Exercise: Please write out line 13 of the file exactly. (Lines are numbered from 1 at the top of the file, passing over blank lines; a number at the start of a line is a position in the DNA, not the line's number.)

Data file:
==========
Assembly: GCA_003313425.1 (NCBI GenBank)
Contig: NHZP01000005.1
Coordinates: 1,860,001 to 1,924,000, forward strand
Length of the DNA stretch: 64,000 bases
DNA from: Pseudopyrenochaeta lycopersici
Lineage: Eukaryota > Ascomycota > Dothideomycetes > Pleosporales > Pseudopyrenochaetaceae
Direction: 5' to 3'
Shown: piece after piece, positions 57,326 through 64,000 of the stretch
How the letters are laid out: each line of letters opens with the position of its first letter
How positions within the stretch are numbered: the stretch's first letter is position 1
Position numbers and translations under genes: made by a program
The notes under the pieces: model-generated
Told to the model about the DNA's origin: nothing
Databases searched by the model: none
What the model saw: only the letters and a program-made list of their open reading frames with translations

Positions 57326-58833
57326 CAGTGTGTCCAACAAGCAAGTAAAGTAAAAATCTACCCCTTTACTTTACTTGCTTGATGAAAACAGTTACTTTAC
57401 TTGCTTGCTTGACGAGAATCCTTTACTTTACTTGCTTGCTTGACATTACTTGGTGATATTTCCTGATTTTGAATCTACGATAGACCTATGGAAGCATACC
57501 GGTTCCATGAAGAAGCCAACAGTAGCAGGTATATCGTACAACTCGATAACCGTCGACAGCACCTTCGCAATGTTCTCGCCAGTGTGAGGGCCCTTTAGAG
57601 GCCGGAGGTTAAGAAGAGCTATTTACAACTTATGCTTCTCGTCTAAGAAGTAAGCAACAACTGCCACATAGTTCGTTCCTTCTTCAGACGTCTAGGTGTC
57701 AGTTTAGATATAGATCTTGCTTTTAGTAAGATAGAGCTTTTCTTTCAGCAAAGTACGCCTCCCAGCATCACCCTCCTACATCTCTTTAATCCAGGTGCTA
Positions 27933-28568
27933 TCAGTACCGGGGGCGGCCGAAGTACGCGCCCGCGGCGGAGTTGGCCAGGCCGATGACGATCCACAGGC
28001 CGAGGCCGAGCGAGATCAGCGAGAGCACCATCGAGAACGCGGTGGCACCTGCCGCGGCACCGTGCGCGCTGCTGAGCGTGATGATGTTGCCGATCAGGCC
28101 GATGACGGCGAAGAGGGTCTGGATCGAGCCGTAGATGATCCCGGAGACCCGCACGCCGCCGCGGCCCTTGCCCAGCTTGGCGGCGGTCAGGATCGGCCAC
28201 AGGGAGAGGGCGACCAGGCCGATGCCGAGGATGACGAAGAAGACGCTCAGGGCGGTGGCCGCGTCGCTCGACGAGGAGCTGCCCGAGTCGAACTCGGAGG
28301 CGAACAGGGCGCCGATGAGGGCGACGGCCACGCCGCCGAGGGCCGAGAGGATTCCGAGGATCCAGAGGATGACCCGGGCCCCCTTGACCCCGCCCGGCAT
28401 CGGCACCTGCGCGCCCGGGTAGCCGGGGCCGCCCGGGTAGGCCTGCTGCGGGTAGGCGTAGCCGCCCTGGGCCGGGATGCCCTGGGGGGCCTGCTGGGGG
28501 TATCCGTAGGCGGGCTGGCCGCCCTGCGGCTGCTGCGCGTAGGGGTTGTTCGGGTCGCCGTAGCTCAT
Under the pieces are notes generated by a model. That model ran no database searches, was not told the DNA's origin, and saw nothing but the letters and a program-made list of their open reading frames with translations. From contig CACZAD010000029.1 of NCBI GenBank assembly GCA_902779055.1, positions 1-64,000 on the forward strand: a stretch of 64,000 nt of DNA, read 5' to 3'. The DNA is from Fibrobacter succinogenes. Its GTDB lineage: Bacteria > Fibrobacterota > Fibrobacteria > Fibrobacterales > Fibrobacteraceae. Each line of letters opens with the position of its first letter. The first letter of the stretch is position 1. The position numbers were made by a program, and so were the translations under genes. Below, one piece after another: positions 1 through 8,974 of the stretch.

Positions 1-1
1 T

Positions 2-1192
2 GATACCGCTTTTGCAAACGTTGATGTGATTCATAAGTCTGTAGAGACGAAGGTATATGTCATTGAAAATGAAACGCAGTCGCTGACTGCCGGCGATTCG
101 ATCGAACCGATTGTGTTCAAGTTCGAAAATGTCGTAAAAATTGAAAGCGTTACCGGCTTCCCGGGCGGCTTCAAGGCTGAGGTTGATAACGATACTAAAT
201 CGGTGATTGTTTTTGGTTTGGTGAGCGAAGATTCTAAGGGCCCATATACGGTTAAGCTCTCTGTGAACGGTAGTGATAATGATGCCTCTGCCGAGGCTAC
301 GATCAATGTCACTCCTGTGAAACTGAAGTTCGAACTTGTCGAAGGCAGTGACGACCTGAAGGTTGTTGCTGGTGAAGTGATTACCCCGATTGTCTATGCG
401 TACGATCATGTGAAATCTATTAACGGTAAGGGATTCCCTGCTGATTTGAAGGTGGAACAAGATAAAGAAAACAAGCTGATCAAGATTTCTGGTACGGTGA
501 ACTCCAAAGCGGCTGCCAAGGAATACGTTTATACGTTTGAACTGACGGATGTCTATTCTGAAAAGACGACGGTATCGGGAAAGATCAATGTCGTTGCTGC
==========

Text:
Told to the model about the DNA's origin: nothing